by Andree Seu
A man sits on the dock with head in hands, wailing for the ships that have sailed—as he is missing the ship that is sailing. This is a story of my life, of living in regret over past losses, even as I am losing the present moment’s possibilities.
In my 20s I thought all was lost. I chose despair and plunged headlong into a funk—and more disaster. In my 30s, when I saw what I had done, I plunged into yet more despair rather than learn my lesson. I lamented that I had been wrong in my 20s to think it was too late then—but that surely it was really too late now! So I dug into a costly depression. Despair over former fatal choices was itself the fatal choice that I continued to make. It is shameful to tell you all this. But at my age, I am grateful to serve as even a bad example if it will help someone.
Satan, with sweet rationalizations, tempts us to sin. And then, when we have followed his counsel, he switches sides to be the Accuser. It is hard to see this for what it is—the last lie in his quiver—because it comes with a semblance of righteousness: “I have sinned so badly that I have no right to joy again.” This is counterfeit repentance. Scripture tells us how to know a false repentance from a true one. The former kills, but the latter brings good things into your life:
“I rejoice, not because you were grieved, but because you were grieved into repenting. For you felt a godly grief, so that you suffered no loss through us. For godly grief produces a repentance that leads to salvation without regret, whereas worldly grief produces death” (2 Corinthians 7:9-10).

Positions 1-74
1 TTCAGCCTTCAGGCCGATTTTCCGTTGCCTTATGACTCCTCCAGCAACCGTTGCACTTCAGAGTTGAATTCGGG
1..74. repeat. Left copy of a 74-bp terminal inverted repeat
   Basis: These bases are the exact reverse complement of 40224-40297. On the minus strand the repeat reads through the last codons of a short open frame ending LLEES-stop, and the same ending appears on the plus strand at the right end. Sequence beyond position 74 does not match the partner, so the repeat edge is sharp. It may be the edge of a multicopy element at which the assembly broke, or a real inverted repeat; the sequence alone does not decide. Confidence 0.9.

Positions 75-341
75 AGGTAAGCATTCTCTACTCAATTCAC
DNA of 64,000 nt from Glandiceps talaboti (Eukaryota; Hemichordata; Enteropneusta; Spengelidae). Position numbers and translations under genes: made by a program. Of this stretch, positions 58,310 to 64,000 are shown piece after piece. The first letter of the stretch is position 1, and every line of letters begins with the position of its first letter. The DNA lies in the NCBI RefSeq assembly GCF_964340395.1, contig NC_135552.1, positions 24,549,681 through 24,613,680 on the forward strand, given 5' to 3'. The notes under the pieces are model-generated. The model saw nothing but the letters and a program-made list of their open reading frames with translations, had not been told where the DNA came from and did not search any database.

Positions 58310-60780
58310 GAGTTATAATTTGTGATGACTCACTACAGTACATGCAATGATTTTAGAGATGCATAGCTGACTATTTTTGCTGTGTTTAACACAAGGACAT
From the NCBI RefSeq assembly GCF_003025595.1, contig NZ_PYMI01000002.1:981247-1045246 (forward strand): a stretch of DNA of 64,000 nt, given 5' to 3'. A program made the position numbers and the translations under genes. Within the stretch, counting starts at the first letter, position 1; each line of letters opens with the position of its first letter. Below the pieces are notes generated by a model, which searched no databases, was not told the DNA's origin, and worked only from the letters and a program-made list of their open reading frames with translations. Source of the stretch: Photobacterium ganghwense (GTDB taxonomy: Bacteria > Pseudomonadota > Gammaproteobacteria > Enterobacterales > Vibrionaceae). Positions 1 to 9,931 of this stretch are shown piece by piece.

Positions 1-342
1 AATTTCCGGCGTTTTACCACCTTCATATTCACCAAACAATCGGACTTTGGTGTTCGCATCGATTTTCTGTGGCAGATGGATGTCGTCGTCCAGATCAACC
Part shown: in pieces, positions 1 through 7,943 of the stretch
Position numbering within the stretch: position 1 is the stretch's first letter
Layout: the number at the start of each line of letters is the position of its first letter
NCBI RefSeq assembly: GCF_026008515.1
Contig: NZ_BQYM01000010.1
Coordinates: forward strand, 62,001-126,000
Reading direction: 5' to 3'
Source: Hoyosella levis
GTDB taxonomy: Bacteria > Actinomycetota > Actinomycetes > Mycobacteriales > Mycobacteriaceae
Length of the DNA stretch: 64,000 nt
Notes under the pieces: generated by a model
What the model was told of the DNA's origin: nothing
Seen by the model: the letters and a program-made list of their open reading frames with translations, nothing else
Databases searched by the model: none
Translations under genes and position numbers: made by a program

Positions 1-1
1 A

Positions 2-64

I am a watchman calling out from the milestone of 58 years, to you coming up behind me at 28 and 38 and 48. And this is what I cry: Never say it’s “too late,” and it’s “no use,” no matter what you have done—and I do not doubt you have done plenty. The command to repent and believe is not issued to pretty good people but to the ungodly. If the gospel is not good for your present estate it’s not good for anything. Christ still stands at the door and knocks. The words “Nothing is impossible with God” (Luke 1:37) are still true. “Do not fear; only believe” (Mark 5:36) is still addressed to you. You are not the one person in history that God’s grace is not going to work for. To refuse to believe in His love and to put your hope in Him—“Today, while it is still today” (Hebrews 3:13)—is to miss the boat that’s docked and waiting.